In Germany, consumption is normal but service centre inventories are building as buyers make speculative purchases because they fear material will continue to be in short supply. Additionally, they anticipate even higher prices in the future. By late third quarter, stock levels could be too high for demand. The general economic situation is not good. The high value of the Euro is having a negative effect on exports of manufactured goods and energy costs are rising. Nevertheless, the European mills will probably announce another round of price advances for period three. Third country offers are not attractive at present but may well become so, due to the weak US dollar.
Prices are rocketing in the French market with increases taking place on a weekly basis. Meanwhile, demand is described as "average" with stock levels satisfactory at both distributors and end-users. Availability is constrained as imports from non-EU sources continue to decline. Sales to the auto sector remain fairly good but activity in the home appliance industry is weaker.
Despite relatively low consumption due to a poorly performing general economy, steel prices continue to escalate in Italy, sustained by supply-side restrictions. There are virtually no workable offers from third country sources. Moreover, many market players believe that European mills are maintaining low output levels in order to drive values up - using higher input costs as justification. Certainly, the producers are talking of further hikes through to August. Inventories are normal at the service centres, where resale prices are failing to keep pace with the steel makers' increases.
Supply is limited in the UK with virtually no material available from third countries. Domestic mills are already preparing customers for a "huge" price hike in the third quarter. In the meantime, values for the remainder of period two continue to soar, despite muted demand and no sign of any significant improvement. Distributors are keeping stocks on the low side because they do not want to be left with high priced inventories as they run into the holiday period.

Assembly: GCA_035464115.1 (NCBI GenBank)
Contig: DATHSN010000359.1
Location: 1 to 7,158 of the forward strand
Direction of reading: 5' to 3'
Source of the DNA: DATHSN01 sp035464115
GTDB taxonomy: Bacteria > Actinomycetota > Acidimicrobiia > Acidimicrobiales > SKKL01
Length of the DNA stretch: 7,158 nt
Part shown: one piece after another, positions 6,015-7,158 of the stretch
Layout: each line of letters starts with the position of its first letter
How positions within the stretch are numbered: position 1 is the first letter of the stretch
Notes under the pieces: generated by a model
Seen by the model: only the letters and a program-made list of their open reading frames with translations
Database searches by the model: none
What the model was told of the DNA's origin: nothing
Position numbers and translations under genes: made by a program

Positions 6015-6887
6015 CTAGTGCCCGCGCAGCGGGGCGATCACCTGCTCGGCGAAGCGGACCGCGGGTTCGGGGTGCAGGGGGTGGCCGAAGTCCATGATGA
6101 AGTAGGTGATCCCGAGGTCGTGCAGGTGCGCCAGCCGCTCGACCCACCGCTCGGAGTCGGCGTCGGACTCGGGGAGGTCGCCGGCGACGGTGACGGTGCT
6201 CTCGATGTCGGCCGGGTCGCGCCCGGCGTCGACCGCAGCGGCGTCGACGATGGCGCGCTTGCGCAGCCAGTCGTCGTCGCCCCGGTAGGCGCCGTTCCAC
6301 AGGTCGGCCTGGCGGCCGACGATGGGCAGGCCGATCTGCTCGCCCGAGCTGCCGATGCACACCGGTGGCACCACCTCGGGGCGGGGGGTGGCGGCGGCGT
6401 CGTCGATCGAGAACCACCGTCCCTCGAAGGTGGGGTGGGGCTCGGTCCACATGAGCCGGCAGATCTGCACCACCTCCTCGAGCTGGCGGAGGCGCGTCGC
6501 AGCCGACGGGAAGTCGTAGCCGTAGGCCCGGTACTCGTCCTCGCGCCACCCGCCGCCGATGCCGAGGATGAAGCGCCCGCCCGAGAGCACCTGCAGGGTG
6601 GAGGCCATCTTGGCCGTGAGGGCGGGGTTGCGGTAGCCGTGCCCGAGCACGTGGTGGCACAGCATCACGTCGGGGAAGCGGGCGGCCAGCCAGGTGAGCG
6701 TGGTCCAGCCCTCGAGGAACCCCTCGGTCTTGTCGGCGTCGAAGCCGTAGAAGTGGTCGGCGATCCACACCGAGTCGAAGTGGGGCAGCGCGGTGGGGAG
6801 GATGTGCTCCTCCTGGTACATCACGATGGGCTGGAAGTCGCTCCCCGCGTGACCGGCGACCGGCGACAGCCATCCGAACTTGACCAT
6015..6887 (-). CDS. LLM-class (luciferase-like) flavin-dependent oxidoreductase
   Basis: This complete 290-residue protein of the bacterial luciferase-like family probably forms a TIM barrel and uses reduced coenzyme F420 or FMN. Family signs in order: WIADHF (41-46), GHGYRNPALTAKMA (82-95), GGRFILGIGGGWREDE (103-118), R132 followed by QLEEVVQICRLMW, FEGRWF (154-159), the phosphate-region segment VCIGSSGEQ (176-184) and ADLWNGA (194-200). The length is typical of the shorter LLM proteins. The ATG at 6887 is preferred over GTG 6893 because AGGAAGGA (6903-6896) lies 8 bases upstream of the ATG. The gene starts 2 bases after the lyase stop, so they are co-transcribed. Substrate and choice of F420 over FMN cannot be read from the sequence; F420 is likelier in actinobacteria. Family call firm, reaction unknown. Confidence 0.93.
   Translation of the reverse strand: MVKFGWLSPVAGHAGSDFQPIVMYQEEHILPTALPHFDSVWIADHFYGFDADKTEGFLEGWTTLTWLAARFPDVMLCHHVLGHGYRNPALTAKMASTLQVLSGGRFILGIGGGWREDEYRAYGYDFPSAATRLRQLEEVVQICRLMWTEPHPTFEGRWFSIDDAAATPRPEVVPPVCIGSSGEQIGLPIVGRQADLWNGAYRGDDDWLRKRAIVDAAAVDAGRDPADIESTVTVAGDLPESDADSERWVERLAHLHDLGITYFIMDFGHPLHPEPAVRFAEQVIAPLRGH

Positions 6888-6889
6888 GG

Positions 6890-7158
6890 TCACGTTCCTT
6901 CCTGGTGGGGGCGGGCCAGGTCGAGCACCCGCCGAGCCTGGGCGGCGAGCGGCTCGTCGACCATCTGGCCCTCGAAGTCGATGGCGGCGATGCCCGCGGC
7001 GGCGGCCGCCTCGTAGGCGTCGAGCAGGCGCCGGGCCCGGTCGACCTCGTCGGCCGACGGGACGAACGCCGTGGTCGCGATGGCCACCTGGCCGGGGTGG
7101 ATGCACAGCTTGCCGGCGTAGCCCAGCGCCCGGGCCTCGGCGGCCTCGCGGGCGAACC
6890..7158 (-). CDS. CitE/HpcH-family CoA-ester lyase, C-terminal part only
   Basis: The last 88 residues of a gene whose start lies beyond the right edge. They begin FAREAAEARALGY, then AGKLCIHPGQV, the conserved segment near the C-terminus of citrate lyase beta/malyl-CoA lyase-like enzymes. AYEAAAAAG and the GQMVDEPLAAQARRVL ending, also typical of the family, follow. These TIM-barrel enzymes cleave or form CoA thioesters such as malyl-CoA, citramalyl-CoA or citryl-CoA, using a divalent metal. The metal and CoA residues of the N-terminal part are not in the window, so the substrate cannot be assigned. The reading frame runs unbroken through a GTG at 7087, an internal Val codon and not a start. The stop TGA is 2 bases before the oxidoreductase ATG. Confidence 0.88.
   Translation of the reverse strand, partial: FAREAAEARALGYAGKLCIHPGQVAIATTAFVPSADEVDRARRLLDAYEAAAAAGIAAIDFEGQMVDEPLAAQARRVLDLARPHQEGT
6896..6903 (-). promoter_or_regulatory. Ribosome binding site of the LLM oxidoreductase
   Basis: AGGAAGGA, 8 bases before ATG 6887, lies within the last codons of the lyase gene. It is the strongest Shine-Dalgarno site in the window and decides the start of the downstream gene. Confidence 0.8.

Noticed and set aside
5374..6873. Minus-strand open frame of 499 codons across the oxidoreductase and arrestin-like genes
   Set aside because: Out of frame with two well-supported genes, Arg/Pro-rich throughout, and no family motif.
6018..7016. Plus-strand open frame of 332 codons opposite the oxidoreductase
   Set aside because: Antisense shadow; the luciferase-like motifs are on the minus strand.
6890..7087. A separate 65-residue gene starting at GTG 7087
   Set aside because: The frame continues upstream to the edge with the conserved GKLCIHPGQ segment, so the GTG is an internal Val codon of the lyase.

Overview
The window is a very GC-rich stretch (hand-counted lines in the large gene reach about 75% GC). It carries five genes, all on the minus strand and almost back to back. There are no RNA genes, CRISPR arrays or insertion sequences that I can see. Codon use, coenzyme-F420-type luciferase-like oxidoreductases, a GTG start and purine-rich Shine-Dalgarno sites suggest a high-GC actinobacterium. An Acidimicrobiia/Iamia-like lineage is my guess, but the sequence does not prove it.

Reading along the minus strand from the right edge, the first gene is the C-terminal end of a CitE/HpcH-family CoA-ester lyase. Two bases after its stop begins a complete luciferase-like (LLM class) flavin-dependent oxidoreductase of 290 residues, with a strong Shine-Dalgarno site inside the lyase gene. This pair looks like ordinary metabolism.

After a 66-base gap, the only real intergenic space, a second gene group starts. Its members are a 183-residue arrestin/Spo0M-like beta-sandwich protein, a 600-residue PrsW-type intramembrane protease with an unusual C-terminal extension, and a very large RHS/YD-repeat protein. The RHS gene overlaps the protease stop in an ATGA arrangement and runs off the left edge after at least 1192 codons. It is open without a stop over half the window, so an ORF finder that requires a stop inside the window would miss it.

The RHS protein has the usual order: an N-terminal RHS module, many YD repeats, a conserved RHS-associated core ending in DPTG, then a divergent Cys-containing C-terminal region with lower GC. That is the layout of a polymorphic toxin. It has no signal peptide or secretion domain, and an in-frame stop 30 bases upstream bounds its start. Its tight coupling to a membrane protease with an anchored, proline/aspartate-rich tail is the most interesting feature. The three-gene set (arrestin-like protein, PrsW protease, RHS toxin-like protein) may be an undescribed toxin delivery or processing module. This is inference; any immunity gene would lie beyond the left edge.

Belgian buyers are being informed that the second quarter is nearly fully booked and ArcelorMittal is claiming a further increase of around €80 per tonne for July deliveries. Demand is stable at a normal level but there is a lack of material in the market place and customers complain that mill delivery delays are becoming more pronounced. Stock volumes are reasonable but with gaps appearing because of the extended lead times. Non-EU import offers are scarce.
Spanish values continue on an upward trend but service centres report weak demand, particularly from the construction sector where activity levels are crashing. Customers are becoming increasingly cautious because they fear a price reversal later in the year. They are buying for their immediate needs with no speculative purchasing whatsoever. Stocks at distributors are on the low side of normal with some shortages developing for certain grades/sizes. More offers are becoming available from third country suppliers but prices are still very high.